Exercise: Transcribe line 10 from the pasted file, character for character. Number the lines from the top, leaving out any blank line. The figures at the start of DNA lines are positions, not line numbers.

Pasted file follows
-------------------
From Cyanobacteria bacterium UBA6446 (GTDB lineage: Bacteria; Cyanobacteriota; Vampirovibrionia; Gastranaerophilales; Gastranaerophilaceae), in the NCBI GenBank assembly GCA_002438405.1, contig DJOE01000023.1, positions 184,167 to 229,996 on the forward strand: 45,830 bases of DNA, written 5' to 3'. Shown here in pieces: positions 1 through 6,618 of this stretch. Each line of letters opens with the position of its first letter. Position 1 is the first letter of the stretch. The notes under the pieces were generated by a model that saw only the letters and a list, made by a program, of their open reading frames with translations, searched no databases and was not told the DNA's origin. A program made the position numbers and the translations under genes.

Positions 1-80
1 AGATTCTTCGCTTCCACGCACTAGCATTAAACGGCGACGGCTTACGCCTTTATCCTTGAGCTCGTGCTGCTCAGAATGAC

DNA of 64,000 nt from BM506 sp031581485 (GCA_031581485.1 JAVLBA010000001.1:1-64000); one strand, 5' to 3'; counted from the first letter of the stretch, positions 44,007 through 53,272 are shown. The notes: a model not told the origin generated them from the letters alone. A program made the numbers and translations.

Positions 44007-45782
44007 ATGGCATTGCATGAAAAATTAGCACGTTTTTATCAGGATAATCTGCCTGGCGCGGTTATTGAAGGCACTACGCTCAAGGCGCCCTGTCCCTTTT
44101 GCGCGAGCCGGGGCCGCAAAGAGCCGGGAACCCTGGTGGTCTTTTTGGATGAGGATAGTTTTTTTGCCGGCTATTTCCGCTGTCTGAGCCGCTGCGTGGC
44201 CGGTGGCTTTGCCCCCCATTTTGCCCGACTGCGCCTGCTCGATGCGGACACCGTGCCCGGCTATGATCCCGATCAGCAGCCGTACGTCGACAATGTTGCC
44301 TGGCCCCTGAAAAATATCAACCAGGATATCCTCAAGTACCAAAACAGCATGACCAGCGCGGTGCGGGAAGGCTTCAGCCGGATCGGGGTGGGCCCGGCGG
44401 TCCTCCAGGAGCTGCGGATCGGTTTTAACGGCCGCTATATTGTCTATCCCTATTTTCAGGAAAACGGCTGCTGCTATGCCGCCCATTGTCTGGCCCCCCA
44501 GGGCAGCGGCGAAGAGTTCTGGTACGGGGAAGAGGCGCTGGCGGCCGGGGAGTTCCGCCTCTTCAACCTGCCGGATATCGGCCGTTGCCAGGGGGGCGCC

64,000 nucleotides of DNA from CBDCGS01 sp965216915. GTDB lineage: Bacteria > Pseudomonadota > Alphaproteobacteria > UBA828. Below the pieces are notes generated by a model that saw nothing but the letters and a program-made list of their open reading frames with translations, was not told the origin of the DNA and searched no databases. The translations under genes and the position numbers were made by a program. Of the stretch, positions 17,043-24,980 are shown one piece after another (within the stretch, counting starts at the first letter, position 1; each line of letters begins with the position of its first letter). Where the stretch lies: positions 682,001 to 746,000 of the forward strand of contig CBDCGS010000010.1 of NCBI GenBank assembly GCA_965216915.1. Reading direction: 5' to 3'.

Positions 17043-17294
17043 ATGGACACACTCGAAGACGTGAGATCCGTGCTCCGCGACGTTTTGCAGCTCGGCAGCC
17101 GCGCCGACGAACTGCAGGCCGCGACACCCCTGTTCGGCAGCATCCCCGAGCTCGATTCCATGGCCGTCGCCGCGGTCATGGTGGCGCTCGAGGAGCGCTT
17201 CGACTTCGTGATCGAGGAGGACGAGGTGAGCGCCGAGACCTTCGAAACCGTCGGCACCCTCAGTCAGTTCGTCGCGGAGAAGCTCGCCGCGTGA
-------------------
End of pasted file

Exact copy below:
44401 TCCTCCAGGAGCTGCGGATCGGTTTTAACGGCCGCTATATTGTCTATCCCTATTTTCAGGAAAACGGCTGCTGCTATGCCGCCCATTGTCTGGCCCCCCA